I was always amazed at the way my CG teacher would play the most difficult lines, and his LH seemed like it barely moved. This might have something to do with exercises which used "Preparing",i.e. descending chromatic scale exercises that started with the pinky, where fingers 1, 2 and 3 would already be down, and it would just be a matter of picking up a finger to play a note (one motion) rather than picking up a finger and placing down a finger (two motions). I think we used the Aaron Shearer Method book for this. Are there any other exercises that are used in the standard literature for "Preparing"?

  36. #185

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    Quote Originally Posted by sgcim View Post
    I was always amazed at the way my CG teacher would play the most difficult lines, and his LH seemed like it barely moved. This might have something to do with exercises which used "Preparing",i.e. descending chromatic scale exercises that started with the pinky, where fingers 1, 2 and 3 would already be down, and it would just be a matter of picking up a finger to play a note (one motion) rather than picking up a finger and placing down a finger (two motions). I think we used the Aaron Shearer Method book for this. Are there any other exercises that are used in the standard literature for "Preparing"?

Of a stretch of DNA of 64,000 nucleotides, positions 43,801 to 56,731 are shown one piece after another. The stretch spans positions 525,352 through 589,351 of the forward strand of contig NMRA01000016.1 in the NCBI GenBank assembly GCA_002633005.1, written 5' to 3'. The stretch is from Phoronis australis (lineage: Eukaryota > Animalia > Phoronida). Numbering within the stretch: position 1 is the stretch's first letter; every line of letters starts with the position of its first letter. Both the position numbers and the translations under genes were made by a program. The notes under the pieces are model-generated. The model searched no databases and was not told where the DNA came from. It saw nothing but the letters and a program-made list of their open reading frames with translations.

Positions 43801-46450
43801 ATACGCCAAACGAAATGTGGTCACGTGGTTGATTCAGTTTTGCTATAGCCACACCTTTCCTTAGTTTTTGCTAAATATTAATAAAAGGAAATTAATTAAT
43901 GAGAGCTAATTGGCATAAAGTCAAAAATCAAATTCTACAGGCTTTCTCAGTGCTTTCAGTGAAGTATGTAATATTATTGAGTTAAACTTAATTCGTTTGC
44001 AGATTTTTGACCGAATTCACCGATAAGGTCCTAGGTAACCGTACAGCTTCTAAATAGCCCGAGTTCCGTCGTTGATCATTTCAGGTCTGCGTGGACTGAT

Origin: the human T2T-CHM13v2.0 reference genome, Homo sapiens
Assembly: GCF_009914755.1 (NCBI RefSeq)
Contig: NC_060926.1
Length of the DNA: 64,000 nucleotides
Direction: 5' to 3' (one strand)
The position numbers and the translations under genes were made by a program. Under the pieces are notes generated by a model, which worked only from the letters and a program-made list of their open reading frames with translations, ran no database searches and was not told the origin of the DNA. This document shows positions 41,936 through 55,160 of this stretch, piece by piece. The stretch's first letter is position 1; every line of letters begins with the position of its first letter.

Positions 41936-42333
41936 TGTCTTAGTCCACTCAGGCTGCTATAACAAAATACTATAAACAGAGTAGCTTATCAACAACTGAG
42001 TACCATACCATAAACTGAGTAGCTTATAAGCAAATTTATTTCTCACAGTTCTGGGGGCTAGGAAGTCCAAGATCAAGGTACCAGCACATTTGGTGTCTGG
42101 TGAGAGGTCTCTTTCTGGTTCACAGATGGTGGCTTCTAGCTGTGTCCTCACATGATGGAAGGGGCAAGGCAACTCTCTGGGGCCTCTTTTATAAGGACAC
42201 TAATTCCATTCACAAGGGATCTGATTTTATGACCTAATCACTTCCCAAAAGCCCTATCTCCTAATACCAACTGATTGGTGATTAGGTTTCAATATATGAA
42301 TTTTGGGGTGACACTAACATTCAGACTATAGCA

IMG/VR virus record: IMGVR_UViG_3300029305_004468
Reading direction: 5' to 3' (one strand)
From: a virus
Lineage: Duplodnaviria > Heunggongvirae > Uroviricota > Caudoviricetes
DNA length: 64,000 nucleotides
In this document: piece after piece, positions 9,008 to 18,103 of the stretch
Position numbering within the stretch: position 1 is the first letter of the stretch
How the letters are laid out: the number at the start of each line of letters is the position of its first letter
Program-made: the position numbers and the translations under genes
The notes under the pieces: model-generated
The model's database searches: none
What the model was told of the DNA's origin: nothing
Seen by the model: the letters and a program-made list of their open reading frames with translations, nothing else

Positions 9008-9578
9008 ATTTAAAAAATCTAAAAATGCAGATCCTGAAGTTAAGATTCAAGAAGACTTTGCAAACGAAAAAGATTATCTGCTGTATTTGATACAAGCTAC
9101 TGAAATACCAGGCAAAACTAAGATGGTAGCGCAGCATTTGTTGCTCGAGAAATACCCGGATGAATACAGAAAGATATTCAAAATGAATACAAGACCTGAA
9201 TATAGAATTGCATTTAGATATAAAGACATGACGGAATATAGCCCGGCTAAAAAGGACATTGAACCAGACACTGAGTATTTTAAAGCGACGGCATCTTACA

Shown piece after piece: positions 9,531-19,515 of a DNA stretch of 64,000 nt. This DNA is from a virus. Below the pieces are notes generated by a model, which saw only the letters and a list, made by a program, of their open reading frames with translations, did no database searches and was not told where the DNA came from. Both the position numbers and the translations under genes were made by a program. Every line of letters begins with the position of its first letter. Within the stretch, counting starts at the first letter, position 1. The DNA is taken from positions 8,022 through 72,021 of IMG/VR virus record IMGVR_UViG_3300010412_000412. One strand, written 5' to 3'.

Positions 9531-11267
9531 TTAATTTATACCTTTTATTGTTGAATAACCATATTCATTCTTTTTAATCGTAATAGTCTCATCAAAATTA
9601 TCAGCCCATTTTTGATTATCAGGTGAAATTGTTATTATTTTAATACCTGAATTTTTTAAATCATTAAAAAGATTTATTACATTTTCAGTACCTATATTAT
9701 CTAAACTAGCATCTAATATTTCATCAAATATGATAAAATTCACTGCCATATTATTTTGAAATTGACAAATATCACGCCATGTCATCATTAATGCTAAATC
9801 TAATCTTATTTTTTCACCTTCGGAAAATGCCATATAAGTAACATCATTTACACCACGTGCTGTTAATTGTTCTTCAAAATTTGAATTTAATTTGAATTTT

Pujol's excercises are very good and in different variations they seem to migrate through different methods and teachers.
    His slur excersises are actually not for slurs but for the genral hand physiology.

    But imho it worls properly only when it is directed by a good teacher.

    Most of the classical guitar technique is based on efficiency and stability.

    the thing is jazz gutarists mostly play their own stuff - they can afford it - they can elaborate what is convinient for them (how to build a line of make a pause etc)and jazz is less demanding to the subtle nuances. Classical musicians must be able to perform things that may be naturally not that convinient for them... and clasical music is demanding about dynamics and nuances control (how many jazz guitarists use dynamics at all?)... that is why they need - I would say - a higher discipline of performance.

  37. #186

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    Quote Originally Posted by Marinero View Post